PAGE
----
Patricia Mueller: Increasing diversity in education
No matter where one lands on the political spectrum, education is important. We have all witnessed how our students, teachers and parents have been affected by this pandemic. Since the beginning of session, Education Finance and Policy meetings have been discussing how best to improve education for students across our state. As a teacher, my goal has always been to ensure that our students get the best education they can.
This week, our Education committees have focused on how to bring more diversity into the classroom – in particular, how we increase the number of teachers of color, which is a goal all members support. Our student populations continue to be more diverse while our teacher population is majority white women. When teachers from diverse backgrounds enter the classroom, all students benefit. Legislators differ on how we can rectify this imbalance. We already know that the policy passed in prior years establishing a tiered teacher licensure system has brought in more teachers of color. We need to take that success and build on it.
The bill we heard this week tries to solve this problem by directing funds towards new grants and pilot programs and new curriculum. Rather than spend new money, I believe it is important to update policies that would have a direct impact on hiring and retaining teachers of color.
One of my colleagues offered an amendment that would work within existing appropriations to make changes to how the tiered licenses are treated in hiring or giving unrequested leaves of absence, ending the last-in-first-out “LIFO” system, expanding the Collaborative Urban and Greater Minnesota Educators of Color Grant Program to more teachers, and expanding the “Grow Your Own” Paraprofessional Pathway to Teacher Licensure program. These policy changes are tangible ways to increase the number of teachers of color without increasing the deficit.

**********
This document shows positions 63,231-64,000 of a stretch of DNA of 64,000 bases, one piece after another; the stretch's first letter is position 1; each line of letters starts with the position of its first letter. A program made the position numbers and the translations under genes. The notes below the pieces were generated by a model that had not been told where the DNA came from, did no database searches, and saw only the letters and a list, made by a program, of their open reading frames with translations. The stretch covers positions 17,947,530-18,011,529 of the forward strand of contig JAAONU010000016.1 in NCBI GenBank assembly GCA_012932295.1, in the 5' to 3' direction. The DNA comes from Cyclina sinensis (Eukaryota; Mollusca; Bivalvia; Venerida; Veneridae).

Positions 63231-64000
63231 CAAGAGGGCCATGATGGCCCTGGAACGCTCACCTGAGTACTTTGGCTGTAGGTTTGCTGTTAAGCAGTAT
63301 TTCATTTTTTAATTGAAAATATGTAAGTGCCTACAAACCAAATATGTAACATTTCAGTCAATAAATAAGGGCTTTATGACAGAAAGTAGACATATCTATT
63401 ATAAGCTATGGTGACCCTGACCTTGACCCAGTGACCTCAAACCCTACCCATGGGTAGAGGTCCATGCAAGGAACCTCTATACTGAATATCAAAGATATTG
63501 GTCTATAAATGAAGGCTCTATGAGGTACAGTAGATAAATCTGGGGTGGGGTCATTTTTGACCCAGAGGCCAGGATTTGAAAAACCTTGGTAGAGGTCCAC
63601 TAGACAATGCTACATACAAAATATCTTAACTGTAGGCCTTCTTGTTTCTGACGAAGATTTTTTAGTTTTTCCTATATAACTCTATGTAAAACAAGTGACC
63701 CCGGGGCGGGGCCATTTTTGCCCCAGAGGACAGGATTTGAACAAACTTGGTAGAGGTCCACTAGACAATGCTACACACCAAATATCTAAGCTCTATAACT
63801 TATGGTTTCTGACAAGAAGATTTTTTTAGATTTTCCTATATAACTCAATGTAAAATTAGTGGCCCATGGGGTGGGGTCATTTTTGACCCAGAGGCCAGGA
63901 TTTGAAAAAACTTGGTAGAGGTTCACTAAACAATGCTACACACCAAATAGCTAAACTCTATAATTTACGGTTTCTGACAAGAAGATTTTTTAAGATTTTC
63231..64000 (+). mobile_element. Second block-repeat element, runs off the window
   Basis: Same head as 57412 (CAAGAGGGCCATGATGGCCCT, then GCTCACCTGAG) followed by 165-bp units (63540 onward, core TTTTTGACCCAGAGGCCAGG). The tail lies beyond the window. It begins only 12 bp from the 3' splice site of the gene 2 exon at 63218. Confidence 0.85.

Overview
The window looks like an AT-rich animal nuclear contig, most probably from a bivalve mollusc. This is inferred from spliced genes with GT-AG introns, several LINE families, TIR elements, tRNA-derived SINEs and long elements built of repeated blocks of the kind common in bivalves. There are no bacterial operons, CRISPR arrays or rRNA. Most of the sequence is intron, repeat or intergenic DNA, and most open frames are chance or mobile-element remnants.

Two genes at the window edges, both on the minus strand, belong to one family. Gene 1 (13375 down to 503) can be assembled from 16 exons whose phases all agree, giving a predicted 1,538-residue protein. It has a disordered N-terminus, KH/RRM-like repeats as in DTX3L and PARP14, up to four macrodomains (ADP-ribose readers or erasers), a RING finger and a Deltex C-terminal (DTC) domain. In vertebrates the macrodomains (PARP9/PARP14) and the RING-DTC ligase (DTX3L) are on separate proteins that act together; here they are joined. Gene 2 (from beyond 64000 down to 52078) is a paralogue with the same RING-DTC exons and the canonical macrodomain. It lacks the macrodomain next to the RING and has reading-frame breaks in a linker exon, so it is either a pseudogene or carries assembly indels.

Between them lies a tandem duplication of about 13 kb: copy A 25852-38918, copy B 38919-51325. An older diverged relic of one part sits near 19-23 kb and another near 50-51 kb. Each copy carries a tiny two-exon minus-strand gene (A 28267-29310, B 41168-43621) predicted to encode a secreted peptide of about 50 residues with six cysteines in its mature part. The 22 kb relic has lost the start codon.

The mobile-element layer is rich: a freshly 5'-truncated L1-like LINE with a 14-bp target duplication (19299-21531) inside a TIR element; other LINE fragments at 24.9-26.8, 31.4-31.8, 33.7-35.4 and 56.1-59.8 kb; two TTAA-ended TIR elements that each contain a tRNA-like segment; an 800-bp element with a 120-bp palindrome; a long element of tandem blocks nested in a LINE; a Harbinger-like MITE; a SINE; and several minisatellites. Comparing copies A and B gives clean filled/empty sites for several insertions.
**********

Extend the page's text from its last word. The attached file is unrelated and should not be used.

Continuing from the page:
In addition to addressing the lack of teacher diversity, I am also working on legislation that would support the local schools by giving them more flexibility and autonomy in how they hire short-call substitute teachers. I have been working on a bill that I hope to introduce soon pertaining to the qualifications for short-call substitutes – subs who are in a particular classroom for 15 or fewer days in a row.
My bill would allow schools to hire individuals who meet the professional standards under the Tier 1 licensed requirements and who pass a background check. Our schools have faced severe teacher shortages due to COVID, and this bill would help them keep schools fully staffed so that our students can continue learning.
We need to spend our taxpayer dollars wisely, spending on tangible steps that will have a positive impact. I will continue to work hard to advance policies that will improve our education system, increase the number of teachers of color in our classrooms, and close our achievement gap. I look forward to robust debates in committee and strong bipartisan support for policies that will strengthen our schools.